10 Career Plan Lessons I Learned From My Father

Having a career plan is important today.  People don’t stay in one company for their entire career as they did in my father’s day.  Even years ago though my father was always worried about being laid off.  He was an engineer and worked for GE for 25 years.  During those 25 years he often commented on how few older faces he saw in his workplace. He never lost his job though and at 62 he got a new and even better job in a different large company where he worked until he retired at 65. Here are 10 career plan lessons that I believe contributed to his being a sought after employee.


1.       Always learning – My father was always studying something. When I was in high school and he was in his 50s he took a physical chemistry class at Harvard.  He spent hours studying for that class and he successfully completed it.  As a scientist he was curious about everything and spent hours in the MIT library reading.  He would have loved having the Internet available to him.

2.       Passion for his work – My father had a passion for his work.  He ate, slept and breathed his work.  He talked incessantly about it to his colleagues, my mother and me.  Even when he was supposed to be relaxing his mind was on his work.  Sleep was his only down time.  He kept a pad of paper and pencil by the bed! (Coach’s note: This was a bit excessive in my opinion.  That he got ideas when he slept meant he wasn’t leaving some down time to be creative.)

3.       Considered an expert in his field – Other scientists and engineers consulted with my father using his expertise to aide them in their work.  He also published papers on his work so people knew about him.  He had several patents and won quite a few awards.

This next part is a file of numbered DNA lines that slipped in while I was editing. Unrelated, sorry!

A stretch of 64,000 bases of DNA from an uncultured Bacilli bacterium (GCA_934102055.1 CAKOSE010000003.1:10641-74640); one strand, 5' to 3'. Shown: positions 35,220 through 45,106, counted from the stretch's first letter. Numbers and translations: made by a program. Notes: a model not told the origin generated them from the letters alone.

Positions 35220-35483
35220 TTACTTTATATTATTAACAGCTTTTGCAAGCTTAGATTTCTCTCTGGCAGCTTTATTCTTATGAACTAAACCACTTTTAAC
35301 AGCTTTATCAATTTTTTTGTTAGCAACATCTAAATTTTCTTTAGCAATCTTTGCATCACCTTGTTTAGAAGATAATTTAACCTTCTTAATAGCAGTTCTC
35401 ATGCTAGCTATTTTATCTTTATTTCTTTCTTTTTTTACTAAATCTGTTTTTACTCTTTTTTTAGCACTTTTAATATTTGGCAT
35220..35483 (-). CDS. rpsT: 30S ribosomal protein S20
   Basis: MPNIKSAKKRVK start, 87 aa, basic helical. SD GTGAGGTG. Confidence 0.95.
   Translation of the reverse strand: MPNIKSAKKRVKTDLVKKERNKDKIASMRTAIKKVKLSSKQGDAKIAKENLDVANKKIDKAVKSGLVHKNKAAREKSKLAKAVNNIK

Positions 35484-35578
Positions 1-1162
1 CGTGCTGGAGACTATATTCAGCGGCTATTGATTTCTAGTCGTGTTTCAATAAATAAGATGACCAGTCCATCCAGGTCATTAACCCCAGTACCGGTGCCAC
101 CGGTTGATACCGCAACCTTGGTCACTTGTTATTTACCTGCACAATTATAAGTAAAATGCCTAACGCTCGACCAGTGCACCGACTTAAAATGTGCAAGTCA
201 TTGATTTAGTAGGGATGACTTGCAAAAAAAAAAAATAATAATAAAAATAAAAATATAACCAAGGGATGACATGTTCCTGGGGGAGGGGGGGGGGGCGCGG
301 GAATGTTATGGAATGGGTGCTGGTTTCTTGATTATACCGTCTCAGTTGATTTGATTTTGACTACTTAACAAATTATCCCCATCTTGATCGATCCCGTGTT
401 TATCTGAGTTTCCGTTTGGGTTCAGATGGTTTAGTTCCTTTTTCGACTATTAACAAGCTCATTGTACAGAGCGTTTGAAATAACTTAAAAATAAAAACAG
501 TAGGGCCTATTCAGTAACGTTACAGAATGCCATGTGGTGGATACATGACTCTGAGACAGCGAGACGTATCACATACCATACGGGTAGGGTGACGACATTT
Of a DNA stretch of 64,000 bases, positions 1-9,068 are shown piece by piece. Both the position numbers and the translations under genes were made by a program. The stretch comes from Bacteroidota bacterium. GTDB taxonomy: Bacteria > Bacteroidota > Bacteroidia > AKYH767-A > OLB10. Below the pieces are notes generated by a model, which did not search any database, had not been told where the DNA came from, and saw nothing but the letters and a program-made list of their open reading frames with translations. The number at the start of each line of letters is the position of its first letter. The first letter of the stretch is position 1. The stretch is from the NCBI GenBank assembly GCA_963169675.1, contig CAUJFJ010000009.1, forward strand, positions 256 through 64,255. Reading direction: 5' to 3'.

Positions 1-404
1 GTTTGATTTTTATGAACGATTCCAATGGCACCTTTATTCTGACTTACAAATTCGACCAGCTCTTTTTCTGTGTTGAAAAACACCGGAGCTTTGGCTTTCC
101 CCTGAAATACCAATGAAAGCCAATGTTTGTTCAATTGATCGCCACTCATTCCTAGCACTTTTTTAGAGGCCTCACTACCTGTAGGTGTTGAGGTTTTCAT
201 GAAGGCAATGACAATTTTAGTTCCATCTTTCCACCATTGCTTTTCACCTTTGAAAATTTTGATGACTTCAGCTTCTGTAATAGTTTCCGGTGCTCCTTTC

4.       Viewed as a problem solver not a problem maker.  Other scientists came to my father to help them solve technical problems.  He never threw up his hands in frustration because a problem seemed insurmountable but instead dug in to help find a solution or to a fix to the problem.  He found ways to get the company he worked for to support his work most of the time too.

5.       Loved to laugh and had a great sense of humor. My father  was six feet tall and had a big build. He had a deep contagious laugh.  Nothing pleased him more than a good joke.  If he told the joke himself he laughed all the way through the story.  Sometimes it was hard to understand him because he was laughing so hard.  Still his laughter made others laugh too.

6.       Always looking for a new challenging opportunity – My father always checked the job listings in the newspaper and the periodicals that he read.  While he loved his work he was always looking for a new and better opportunity to do the work he loved.  At 62 he found a listing that was interesting to him and to his surprise the company offered him the job.

7.       He was persistent – He took many classes that his employer provided.  When he took physical chemistry  at 50+years it had been over 20 years since he had been in a formal classroom.   It took him many hours to study the material and complete the homework assignments.  He never gave up.  I remember having to tip toe around when he was studying which to me seemed to be all the time he was at home!  Coach’s note: Today employees can’t always wait for an employer to provide training.  To keep up and get ahead  continuous learning is necessary.  The employee must take courses on his/her own.

8.       Used professional associations and alumnae connections to further his knowledge – There was always a stack of professional magazines in my father’s office at home.  He was always reading them.  He was an active member of the associations from which those magazines came.  As a graduate of MIT and McGill he stayed connected to those institutions in order to keep  up with the latest advancements from them.

9.       Kept his network up – Over the years he had many colleagues that he worked with.  Some retired and others went to work for other companies.  He stayed in contact with many over the years.  Several went on to take more responsible high level government or management positions.

10.   Can do attitude – This attitude goes along with persistence and being a problem solver.  He wasn’t negative.  Tell him a problem and he was confident he could solve it.  Need to design a process for something and he was right there working on it.  Of course if he saw something that absolutely would not work or seemed stupid to him he did not hesitate to speak up.  Sometimes this got him into trouble!


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